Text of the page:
The UN Food and Agriculture Organization reports that only 800 million people around the globe grow their own fruits or vegetables, or raise animals in cities, accounting for 15-20 percent of world’s food production.
Urban farming has recently gained renewed attention for its social, health, environmental, and economic benefits.
It can help farmers and consumers
- Save money
- Increase year-round fresh food access
- Promote healthy lifestyles in urban settings.
It also gives people more control over the production of the food they eat, which has benefits like reducing the use of harmful pesticides.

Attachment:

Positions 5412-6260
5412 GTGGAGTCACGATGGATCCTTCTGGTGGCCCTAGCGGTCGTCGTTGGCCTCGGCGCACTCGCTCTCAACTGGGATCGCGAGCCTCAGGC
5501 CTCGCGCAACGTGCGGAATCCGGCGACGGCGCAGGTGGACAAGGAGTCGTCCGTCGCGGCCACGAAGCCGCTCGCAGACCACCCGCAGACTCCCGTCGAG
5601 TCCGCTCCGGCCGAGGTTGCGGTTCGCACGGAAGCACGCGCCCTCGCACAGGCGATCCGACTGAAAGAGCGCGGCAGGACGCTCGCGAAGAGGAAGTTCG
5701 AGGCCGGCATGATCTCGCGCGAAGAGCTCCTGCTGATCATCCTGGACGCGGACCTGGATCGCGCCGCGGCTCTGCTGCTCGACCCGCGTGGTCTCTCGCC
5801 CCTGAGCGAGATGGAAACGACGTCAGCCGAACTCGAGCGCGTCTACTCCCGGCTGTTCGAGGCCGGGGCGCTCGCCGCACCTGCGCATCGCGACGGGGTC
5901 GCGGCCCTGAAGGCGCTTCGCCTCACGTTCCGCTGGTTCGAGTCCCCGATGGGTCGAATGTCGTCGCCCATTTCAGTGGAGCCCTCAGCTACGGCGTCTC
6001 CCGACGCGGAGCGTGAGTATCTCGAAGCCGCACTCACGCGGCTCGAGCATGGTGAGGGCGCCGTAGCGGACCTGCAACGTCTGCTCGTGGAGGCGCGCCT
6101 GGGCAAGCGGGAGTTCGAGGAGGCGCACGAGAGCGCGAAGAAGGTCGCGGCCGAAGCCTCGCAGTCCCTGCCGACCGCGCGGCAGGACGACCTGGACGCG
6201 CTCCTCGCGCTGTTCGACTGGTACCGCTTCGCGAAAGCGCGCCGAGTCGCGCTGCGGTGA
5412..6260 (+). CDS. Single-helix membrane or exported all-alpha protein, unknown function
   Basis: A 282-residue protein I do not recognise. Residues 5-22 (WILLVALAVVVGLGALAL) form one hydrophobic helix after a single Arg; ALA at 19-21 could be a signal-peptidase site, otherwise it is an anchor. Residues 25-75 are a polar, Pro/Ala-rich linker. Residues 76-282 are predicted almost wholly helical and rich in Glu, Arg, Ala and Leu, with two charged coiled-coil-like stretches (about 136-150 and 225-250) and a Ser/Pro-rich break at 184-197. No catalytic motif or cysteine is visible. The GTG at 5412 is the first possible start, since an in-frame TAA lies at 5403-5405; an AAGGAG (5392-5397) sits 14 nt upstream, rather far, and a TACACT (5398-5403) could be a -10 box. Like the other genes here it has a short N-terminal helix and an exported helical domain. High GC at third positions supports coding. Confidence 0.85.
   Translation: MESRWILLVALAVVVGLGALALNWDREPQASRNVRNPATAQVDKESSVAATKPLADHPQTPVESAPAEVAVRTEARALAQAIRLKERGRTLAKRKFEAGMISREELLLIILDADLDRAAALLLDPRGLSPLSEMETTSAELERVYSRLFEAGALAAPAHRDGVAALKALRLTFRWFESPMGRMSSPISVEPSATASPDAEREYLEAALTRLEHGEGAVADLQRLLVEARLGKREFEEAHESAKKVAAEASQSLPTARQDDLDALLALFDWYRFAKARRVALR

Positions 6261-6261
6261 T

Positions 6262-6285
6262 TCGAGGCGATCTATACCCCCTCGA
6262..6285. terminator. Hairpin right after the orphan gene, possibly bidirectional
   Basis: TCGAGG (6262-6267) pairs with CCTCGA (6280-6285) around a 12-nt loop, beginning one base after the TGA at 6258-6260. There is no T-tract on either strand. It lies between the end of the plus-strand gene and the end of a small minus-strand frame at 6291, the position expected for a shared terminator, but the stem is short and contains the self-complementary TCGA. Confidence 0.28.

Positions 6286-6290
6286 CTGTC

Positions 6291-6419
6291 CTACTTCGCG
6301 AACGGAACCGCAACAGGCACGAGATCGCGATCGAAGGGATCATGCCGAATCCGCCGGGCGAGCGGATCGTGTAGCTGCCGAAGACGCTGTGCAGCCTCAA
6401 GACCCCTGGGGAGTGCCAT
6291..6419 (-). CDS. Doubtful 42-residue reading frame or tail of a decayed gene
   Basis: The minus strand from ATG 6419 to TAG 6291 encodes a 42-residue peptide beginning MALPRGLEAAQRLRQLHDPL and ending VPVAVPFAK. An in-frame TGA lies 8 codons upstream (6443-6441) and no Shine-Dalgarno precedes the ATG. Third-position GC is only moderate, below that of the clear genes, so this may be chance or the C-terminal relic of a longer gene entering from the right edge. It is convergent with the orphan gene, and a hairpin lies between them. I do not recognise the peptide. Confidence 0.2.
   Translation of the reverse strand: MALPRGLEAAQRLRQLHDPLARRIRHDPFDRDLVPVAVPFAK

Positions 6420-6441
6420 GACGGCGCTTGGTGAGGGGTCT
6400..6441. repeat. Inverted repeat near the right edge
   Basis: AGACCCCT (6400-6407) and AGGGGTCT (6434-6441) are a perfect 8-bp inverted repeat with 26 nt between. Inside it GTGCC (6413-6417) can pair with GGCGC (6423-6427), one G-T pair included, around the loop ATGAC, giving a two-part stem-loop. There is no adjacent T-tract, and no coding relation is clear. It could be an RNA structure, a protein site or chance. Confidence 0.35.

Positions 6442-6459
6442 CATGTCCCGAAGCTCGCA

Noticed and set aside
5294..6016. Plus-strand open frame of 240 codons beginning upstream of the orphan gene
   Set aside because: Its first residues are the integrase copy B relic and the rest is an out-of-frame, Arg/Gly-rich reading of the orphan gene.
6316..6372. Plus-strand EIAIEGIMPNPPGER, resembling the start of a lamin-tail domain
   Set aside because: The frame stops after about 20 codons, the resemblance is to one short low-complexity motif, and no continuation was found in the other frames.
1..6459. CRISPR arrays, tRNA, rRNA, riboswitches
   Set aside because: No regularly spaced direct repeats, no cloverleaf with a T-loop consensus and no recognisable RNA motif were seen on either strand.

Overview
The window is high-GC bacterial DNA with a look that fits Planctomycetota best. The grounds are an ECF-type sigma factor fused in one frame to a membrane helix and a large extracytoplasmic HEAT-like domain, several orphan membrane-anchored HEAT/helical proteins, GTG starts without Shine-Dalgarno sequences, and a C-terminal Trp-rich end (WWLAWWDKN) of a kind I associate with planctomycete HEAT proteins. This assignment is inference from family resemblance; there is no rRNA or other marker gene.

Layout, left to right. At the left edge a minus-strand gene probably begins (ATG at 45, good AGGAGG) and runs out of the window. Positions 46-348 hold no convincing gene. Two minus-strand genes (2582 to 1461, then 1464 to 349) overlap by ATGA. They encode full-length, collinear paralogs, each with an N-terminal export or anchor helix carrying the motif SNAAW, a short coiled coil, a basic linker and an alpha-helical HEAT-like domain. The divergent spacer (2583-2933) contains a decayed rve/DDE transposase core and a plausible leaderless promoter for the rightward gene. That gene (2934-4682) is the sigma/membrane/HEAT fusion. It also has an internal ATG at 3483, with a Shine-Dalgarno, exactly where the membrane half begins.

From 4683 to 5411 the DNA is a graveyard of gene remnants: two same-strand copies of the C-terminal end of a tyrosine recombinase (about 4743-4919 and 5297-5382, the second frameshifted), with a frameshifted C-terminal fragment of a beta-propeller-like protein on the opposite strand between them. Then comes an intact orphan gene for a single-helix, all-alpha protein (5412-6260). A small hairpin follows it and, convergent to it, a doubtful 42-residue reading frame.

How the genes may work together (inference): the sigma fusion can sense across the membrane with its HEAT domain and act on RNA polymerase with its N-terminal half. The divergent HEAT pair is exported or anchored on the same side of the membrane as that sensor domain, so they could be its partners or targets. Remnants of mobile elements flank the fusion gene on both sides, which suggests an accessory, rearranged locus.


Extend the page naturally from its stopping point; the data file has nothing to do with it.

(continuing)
Urban Farming is pushing the limits of innovation, using technology and controlled environments that allow them grow food all year-round while avoiding challenges like erratic weather patterns, pests, and disease. Some of these enterprises are sustainably meeting year-round food needs for people living in cities.
Dickson Despommier, a professor of environmental health sciences at Columbia University, has proposed “vertical farming”: growing food—including fish and poultry—in urban buildings as tall as 30 stories and covering a city block. In his vision, you could eliminate the need for soil by growing plants hydroponically (in a liquid) or aeroponically (in the air). You’d reduce water use and end runoff by recycling water in a closed irrigation system. Transportation costs would be next to nil.
Original Article : https://ssir.org/articles/entry/growing_urban_agriculture